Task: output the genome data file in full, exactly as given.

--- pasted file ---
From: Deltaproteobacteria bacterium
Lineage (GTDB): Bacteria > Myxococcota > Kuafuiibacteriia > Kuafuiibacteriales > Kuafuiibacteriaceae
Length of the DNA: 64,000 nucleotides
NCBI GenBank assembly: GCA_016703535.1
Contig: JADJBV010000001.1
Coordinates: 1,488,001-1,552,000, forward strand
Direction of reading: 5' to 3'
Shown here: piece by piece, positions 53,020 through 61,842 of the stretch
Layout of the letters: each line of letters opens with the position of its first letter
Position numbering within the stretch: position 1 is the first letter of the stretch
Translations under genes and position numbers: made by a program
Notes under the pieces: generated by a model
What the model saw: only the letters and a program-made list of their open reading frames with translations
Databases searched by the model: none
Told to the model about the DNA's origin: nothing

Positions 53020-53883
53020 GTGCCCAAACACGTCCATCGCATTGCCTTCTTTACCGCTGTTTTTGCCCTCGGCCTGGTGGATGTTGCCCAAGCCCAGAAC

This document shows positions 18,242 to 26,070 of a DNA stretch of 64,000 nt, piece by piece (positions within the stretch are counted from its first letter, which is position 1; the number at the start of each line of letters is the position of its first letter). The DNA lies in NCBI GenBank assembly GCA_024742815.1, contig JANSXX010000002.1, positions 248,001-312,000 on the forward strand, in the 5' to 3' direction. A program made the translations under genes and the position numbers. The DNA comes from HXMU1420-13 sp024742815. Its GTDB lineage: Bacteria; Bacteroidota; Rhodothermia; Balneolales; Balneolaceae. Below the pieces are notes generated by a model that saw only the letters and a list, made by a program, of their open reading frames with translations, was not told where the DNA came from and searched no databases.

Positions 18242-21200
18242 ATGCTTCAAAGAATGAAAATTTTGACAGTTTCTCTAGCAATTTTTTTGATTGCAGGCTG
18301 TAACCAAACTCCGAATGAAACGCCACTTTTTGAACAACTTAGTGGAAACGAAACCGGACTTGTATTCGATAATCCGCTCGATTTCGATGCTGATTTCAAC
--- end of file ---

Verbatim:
From: Deltaproteobacteria bacterium
Lineage (GTDB): Bacteria > Myxococcota > Kuafuiibacteriia > Kuafuiibacteriales > Kuafuiibacteriaceae
Length of the DNA: 64,000 nucleotides
NCBI GenBank assembly: GCA_016703535.1
Contig: JADJBV010000001.1
Coordinates: 1,488,001-1,552,000, forward strand
Direction of reading: 5' to 3'
Shown here: piece by piece, positions 53,020 through 61,842 of the stretch
Layout of the letters: each line of letters opens with the position of its first letter
Position numbering within the stretch: position 1 is the first letter of the stretch
Translations under genes and position numbers: made by a program
Notes under the pieces: generated by a model
What the model saw: only the letters and a program-made list of their open reading frames with translations
Databases searched by the model: none
Told to the model about the DNA's origin: nothing

Positions 53020-53883
53020 GTGCCCAAACACGTCCATCGCATTGCCTTCTTTACCGCTGTTTTTGCCCTCGGCCTGGTGGATGTTGCCCAAGCCCAGAAC

This document shows positions 18,242 to 26,070 of a DNA stretch of 64,000 nt, piece by piece (positions within the stretch are counted from its first letter, which is position 1; the number at the start of each line of letters is the position of its first letter). The DNA lies in NCBI GenBank assembly GCA_024742815.1, contig JANSXX010000002.1, positions 248,001-312,000 on the forward strand, in the 5' to 3' direction. A program made the translations under genes and the position numbers. The DNA comes from HXMU1420-13 sp024742815. Its GTDB lineage: Bacteria; Bacteroidota; Rhodothermia; Balneolales; Balneolaceae. Below the pieces are notes generated by a model that saw only the letters and a list, made by a program, of their open reading frames with translations, was not told where the DNA came from and searched no databases.

Positions 18242-21200
18242 ATGCTTCAAAGAATGAAAATTTTGACAGTTTCTCTAGCAATTTTTTTGATTGCAGGCTG
18301 TAACCAAACTCCGAATGAAACGCCACTTTTTGAACAACTTAGTGGAAACGAAACCGGACTTGTATTCGATAATCCGCTCGATTTCGATGCTGATTTCAAC